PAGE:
This post contains spoilers through the Oct. 30 episode of The Walking Dead.
I have to admit that I’m getting sort of exhausted by The Walking Dead, especially now that the cast is settled in and around the farm. Every week, people have debates about whether life is worth living in a zombie-infested wasteland. Every week, shambling hordes provide a gross-out moment that our heroes, such as they are, escape only by the skin of their teeth. If the show is going to provide an actual conflicting worldview, there should be miraculous things that happen, moments like the deer that aren’t interrupted by disasters like Carl getting shot. There needs to be an argument that the world is, if not better, different in ways that justify continuing on, argue for it, show that it’s possible to build new things, and new ways of interacting.
Otherwise, Lori’s nihilism, her sense that “Maybe this isn’t a world for children anymore…maybe this is how it’s supposed to be,” seems pretty convincing. There’s something sickening about Rick’s optimism in general, his insistence in the absence of any evidence that “It isn’t all death out there. It can’t be. We just have to be strong enough after everything we’ve seen to still believe that…He talked about the deer, Lori. He talked about the deer.” There’s a fine line between having the sensibility to see beauty in horror and being deeply in denial. And when it comes to Shane in particular, Rick’s denial is glaring. “What you said before, you’re right. Shane will make it back with what the doctor needs,” Rick tells everyone at the beginning of the episode.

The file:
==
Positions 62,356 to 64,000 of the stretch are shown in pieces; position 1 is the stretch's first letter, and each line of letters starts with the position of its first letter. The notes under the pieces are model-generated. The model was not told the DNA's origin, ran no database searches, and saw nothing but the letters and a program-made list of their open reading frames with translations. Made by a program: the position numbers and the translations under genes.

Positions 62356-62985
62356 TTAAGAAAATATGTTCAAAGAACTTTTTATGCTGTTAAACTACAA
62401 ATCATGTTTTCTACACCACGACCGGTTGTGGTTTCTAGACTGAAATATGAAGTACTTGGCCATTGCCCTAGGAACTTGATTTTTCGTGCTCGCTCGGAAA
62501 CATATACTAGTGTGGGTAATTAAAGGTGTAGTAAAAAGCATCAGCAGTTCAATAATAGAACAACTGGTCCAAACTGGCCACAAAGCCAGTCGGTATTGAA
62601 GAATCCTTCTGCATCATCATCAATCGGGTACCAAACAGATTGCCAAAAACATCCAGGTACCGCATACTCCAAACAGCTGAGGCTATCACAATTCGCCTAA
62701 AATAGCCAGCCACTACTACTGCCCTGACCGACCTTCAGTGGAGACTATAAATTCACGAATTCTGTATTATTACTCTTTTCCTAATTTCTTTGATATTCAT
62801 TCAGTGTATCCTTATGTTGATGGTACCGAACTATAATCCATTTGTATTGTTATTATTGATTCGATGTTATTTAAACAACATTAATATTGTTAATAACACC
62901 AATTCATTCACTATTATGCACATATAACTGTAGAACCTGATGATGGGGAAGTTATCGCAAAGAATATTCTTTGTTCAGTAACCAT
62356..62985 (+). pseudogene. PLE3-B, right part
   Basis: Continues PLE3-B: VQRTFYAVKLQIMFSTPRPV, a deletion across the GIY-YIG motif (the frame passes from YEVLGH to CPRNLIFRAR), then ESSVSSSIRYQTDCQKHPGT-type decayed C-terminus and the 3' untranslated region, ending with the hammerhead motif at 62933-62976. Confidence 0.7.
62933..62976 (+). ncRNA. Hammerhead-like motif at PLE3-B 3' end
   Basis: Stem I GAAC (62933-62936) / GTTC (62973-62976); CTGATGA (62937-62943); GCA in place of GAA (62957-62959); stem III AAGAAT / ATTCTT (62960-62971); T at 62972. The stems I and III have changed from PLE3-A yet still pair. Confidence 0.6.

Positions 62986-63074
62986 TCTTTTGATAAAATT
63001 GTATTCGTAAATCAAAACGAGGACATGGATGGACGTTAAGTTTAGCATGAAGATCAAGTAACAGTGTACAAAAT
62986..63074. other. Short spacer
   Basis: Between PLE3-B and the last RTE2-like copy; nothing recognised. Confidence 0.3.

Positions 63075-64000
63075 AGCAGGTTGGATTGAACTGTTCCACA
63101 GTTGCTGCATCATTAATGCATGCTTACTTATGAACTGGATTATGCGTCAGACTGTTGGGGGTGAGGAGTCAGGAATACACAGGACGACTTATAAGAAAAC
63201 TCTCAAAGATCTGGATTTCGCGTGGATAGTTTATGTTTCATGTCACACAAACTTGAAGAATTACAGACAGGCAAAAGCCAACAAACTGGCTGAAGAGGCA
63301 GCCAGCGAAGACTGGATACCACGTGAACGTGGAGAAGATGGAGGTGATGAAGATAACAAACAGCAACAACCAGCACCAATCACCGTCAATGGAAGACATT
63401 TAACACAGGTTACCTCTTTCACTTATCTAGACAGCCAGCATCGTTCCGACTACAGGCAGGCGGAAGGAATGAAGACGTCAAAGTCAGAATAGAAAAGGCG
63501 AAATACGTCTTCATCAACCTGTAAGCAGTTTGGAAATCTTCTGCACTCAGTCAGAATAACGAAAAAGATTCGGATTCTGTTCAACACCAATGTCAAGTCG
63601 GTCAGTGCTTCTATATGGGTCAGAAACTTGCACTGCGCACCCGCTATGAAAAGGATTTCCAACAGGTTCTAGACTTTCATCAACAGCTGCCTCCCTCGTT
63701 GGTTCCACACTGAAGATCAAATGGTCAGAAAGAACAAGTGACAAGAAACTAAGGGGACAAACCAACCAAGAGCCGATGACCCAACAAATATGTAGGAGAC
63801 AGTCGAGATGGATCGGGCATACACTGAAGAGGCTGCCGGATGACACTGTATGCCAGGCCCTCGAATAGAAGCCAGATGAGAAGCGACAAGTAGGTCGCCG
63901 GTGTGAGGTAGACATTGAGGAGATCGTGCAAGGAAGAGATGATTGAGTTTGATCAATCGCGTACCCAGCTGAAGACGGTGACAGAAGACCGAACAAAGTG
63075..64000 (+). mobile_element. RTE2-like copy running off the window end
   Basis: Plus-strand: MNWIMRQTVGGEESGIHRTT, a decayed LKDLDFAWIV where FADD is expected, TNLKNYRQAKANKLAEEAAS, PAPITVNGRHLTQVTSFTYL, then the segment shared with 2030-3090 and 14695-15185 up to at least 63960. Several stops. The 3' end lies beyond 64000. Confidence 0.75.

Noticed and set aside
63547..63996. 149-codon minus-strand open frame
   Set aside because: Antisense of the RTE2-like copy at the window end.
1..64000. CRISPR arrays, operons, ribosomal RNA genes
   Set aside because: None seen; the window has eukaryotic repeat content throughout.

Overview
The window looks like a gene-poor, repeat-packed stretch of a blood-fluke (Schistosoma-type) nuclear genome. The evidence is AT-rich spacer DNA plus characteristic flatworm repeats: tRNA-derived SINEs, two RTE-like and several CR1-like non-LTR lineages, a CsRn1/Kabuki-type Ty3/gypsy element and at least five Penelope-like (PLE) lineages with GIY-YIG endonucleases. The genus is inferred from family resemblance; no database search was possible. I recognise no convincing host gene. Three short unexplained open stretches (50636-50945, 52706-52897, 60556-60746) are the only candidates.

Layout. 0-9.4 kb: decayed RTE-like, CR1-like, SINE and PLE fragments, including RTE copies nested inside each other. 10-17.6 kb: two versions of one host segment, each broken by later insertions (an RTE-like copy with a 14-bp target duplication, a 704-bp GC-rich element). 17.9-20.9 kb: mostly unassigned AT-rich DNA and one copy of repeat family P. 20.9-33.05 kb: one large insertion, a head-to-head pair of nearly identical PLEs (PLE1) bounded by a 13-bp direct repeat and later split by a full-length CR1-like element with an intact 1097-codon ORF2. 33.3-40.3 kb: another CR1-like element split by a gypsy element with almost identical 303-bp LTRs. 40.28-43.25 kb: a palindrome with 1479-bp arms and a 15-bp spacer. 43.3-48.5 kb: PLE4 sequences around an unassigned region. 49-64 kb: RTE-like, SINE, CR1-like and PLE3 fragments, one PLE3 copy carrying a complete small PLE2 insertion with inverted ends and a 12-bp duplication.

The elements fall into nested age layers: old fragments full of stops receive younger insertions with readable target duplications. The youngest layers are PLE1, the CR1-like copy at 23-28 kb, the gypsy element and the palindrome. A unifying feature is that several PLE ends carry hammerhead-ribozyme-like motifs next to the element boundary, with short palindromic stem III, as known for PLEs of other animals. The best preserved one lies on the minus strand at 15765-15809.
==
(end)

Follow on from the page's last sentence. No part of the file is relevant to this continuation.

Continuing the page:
But he doesn’t see the price of that return, the man Shane has to kill to distract the zombies that would otherwise kill them both, the bloody patches on his scalp and shoulder, the torture of Lori refusing to let him go. Is Rick’s extreme goodness a luxury that the others have to make up for? Or is he the only thing keeping them elevated above the beastliness everyone else fears they’ll descend into?